The cost of the depreciable assets can be recovered under Secs. 167 and 168 once active business operations begin (e.g., telephone equipment acquired and used during the startup period is not considered placed in service for depreciation purposes until active business begins). This was the IRS's conclusion in Letter Ruling 9235004. The courts have generally held that the depreciation deduction allowance starts when the intended business begins (Simonson, 752 F.2d 341 (8th Cir. 1985); McManus, T.C. Memo. 1987-457).

Startup expenses of an investment activity

The capitalization and deduction rules for startup activities also apply to Sec. 212 activities. Sec. 212 activities are those conducted for the production of income as opposed to trade or business activities. Thus, Sec. 212 activities include what are ordinarily considered investment activities.

Observation: Once a taxpayer begins a Sec. 212 income-producing activity, the Sec. 195 startup rules do not preclude deducting ordinary and necessary expenses from the Sec. 212 activity, whether or not that activity is later transformed into a trade or business (Toth, 128 T.C. 1 (2007)).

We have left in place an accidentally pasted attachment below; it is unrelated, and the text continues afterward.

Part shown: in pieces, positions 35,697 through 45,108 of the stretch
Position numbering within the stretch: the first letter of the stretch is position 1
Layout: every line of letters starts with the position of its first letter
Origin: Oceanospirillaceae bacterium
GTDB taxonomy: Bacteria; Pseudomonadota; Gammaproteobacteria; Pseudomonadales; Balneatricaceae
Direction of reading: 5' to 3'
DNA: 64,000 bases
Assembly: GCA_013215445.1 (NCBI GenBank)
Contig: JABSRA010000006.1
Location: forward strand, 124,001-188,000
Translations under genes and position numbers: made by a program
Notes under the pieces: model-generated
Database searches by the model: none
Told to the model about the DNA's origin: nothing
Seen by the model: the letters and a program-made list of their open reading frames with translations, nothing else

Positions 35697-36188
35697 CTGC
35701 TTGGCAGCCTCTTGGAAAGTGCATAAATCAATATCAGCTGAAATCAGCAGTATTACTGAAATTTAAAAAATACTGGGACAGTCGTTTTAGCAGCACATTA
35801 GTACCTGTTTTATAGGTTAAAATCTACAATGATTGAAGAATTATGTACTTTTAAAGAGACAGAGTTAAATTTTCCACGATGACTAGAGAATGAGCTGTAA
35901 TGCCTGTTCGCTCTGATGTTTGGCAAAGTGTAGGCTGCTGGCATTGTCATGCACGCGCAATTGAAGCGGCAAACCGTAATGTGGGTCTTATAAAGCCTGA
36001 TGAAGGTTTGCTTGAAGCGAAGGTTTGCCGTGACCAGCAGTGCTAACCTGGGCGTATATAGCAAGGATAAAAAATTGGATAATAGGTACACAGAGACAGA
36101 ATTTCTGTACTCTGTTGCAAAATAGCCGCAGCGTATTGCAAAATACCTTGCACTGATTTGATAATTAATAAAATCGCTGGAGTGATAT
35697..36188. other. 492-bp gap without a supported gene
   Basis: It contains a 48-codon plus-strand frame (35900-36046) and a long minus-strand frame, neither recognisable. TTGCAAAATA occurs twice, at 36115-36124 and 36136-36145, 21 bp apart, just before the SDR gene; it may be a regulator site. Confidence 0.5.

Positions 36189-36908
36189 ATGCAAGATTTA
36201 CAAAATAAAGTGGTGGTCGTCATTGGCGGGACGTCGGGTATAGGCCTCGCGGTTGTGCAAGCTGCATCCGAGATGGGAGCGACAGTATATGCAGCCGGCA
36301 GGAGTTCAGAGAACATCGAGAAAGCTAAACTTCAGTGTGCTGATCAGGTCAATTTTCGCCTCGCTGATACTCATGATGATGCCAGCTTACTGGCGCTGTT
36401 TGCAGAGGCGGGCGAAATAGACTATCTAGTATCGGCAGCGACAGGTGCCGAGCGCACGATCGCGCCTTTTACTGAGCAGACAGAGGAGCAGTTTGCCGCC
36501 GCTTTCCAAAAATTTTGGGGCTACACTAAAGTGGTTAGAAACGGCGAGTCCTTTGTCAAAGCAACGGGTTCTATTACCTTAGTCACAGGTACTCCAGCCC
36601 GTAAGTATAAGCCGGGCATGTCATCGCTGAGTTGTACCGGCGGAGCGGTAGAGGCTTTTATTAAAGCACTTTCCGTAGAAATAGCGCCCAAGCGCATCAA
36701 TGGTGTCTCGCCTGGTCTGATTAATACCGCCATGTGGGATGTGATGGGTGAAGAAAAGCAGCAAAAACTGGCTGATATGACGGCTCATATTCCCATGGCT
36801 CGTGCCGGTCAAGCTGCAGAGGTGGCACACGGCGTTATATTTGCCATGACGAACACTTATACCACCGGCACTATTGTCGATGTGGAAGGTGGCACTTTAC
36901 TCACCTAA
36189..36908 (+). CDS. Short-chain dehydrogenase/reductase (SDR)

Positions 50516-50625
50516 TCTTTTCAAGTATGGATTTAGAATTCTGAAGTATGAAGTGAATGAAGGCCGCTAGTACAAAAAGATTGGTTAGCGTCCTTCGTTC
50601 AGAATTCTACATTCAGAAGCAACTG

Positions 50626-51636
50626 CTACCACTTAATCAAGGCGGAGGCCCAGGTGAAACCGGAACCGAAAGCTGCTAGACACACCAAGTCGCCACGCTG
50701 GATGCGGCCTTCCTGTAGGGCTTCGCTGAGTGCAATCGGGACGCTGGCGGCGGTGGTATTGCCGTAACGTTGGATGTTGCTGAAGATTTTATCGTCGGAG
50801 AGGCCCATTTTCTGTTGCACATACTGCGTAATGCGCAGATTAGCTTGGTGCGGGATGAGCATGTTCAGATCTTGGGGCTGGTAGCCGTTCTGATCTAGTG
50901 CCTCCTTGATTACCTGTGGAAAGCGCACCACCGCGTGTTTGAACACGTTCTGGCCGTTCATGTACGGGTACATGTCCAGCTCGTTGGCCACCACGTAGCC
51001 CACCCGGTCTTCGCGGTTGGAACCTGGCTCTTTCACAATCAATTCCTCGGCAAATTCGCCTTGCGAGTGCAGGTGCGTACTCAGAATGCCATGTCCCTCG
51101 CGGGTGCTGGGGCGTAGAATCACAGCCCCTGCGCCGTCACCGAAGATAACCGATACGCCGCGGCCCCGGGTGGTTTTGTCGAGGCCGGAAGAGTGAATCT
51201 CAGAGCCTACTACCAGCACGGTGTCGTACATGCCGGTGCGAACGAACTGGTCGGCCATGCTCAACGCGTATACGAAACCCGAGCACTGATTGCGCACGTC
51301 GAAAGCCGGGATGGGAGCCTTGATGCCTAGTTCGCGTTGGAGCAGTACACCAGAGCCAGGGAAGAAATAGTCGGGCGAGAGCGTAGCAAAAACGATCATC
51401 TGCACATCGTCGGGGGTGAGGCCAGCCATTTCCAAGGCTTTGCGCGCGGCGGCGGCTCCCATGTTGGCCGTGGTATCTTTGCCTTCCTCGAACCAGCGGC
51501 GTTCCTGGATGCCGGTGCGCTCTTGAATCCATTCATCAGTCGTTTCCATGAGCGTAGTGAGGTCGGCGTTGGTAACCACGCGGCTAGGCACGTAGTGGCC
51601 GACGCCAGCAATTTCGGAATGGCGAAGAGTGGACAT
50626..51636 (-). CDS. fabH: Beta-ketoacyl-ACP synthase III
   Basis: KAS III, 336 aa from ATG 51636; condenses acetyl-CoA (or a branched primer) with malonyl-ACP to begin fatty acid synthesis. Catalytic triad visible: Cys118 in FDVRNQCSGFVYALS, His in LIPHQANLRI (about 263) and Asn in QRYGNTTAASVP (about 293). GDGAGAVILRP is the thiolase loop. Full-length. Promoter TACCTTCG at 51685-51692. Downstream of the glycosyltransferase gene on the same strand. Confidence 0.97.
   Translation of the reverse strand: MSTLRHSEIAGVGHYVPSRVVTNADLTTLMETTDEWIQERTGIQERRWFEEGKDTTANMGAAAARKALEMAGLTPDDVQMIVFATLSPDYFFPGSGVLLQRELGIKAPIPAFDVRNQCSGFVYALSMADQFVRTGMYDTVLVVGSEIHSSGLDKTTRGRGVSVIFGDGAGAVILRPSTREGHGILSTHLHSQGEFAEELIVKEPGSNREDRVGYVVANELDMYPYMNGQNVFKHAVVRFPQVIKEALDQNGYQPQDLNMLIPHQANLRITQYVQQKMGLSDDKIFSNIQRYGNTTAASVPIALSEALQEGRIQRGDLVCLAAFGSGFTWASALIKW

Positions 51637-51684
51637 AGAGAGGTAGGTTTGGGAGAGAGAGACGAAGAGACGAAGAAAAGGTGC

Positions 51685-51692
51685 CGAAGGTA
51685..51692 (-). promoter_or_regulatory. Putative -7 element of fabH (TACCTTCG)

Excluding items not considered startup costs

Interest, taxes, and research and experimental expenditures specifically are excluded from the definition of startup costs (Sec. 195(c)).

Sec. 174(a)(1) allows research and experimental expenditures to be deducted or amortized only if incurred in connection with a trade or business. Many entrepreneurs incur such expenses before they actually form a business and can never deduct or amortize the expenses. Incorporating and starting the business before making the expenditures supports a trade or business connection and shows that business activities have commenced. The definition of research costs is included in Sec. 41 and the regulations issued under that section, including Regs. Sec. 1.41-4.

Deemed election

Under Regs. Sec. 1.195-1, a taxpayer is not required to make a separate election statement to deduct startup costs. Such an election is deemed to be automatically made for the tax year in which the taxpayer begins an active trade or business. The taxpayer can forgo the deemed election by clearly electing to capitalize its startup expenditures on a timely filed return for the year the taxpayer begins business in accordance with instructions provided with the tax return.

Failure of business